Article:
Types of Fostering
Fostering is about caring for children and young people in your own home.
For many reasons, there are hundreds of children and young people across the Tees Valley being looked after by foster carers.
Many of these children will eventually return to their families. In some cases, this may take a matter of days or weeks – so short-term foster carers are needed. In other cases it may take much longer and children could be living with foster carers for a number of years, even into adulthood until they are ready to live independently.
Short term/temporary placements
Foster carers look after children for short periods ranging from a few days or months up to two years. Children in these placements may return to their birth family or move on to a permanent placement either via long-term fostering or adoption.
Long term/permanent placements
Foster carers provide children and young people with a family throughout their childhood and support them into adulthood.
Short break/respite placements
Foster carers offer children a series of short breaks. They give respite to other foster carers who normally care for the child, or to the child’s birth family.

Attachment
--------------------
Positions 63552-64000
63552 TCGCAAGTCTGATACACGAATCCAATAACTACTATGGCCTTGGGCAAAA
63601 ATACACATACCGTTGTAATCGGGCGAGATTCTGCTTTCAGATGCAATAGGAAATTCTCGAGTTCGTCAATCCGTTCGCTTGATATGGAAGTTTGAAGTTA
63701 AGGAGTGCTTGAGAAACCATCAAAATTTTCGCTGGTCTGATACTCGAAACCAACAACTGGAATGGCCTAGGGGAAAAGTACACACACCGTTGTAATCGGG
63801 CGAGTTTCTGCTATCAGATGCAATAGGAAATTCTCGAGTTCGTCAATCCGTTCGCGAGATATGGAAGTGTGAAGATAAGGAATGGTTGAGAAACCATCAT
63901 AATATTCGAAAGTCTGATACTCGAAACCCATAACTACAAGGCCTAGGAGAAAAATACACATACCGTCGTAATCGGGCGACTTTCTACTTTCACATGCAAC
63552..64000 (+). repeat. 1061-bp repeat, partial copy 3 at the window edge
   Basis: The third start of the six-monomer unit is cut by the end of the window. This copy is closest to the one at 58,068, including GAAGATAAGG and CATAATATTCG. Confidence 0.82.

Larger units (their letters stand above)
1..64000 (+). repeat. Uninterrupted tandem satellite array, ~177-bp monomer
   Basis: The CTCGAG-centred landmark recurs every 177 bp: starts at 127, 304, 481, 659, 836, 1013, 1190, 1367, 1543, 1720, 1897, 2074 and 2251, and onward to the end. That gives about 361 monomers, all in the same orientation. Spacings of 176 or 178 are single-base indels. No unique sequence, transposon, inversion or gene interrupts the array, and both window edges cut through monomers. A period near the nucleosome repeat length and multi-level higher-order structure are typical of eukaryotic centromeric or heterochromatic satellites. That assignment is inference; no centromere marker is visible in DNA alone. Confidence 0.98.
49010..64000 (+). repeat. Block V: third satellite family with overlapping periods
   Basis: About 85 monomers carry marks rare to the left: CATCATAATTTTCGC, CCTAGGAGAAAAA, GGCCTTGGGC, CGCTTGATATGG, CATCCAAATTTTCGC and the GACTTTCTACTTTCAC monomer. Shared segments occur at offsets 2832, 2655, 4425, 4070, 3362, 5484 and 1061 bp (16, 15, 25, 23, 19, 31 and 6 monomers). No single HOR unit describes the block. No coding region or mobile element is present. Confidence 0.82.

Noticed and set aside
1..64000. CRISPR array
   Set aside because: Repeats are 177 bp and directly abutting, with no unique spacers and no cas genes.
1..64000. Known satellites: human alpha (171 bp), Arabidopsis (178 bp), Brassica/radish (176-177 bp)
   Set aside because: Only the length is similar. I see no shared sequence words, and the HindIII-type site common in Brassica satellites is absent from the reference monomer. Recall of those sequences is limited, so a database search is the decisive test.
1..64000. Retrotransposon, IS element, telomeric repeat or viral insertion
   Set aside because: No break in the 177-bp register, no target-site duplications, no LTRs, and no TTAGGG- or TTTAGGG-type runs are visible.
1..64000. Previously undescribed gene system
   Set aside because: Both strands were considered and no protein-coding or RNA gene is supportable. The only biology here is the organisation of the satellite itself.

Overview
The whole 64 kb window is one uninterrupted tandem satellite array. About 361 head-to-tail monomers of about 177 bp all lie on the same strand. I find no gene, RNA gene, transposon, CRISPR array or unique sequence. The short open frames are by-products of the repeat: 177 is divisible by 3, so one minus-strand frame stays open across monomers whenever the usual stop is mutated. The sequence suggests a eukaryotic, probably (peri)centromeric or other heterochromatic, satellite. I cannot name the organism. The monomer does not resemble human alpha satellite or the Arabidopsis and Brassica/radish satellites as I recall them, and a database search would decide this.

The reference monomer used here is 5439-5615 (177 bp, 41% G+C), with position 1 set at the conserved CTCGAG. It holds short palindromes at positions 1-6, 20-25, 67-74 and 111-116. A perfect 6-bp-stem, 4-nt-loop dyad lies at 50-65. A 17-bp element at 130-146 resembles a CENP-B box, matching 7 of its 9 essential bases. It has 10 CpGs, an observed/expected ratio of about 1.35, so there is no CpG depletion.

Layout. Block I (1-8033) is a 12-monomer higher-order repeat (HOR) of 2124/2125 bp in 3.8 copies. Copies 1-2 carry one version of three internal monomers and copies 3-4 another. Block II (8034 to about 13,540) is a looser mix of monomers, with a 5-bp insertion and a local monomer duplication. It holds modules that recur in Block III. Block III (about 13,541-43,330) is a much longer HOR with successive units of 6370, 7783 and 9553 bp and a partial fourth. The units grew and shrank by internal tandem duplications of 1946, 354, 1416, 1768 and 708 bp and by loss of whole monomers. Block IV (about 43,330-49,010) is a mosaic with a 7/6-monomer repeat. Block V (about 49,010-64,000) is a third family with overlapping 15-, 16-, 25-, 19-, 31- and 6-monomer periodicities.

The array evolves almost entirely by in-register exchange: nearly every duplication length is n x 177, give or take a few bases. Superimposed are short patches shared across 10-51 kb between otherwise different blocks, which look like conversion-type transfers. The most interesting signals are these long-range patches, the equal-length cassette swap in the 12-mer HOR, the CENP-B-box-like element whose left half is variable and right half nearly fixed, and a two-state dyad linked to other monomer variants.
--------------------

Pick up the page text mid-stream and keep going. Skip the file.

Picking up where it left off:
Foster carers offer children immediate placements outside normal office hours. Children usually stay in these emergency placements for only a few days until a more permanent alternative is found.
Connected carer placements
Foster carers look after children who have been placed with them and are already known to them.
Types of Foster Carers
Types of Foster Carers
Working as a foster carer for a Local Authority within Tees Valley Fostering means you will foster children from your chosen Borough – whether that’s Darlington, Hartlepool, Middlesbrough, Redcar & Cleveland or Stockton-on-Tees. You will work directly with a Supervising Social Worker from your own Borough, who is employed by your Local Authority. There is no ‘intermediary’ – you will be part of a local team for local children.
However, you could choose to apply to an Independent Fostering Agency (IFA) to become a foster carer. Local Authorities place children through IFAs in circumstances where they are unable to place them with their own approved foster carers. If you are a foster carer with an IFA, your Supervising Social Worker will be part of the IFA team; you will not have contact, communication or support from your Local Authority, and you may foster a child from out of the area.
It’s important you understand these differences before you chose which route to becoming an approved foster carer is best for you.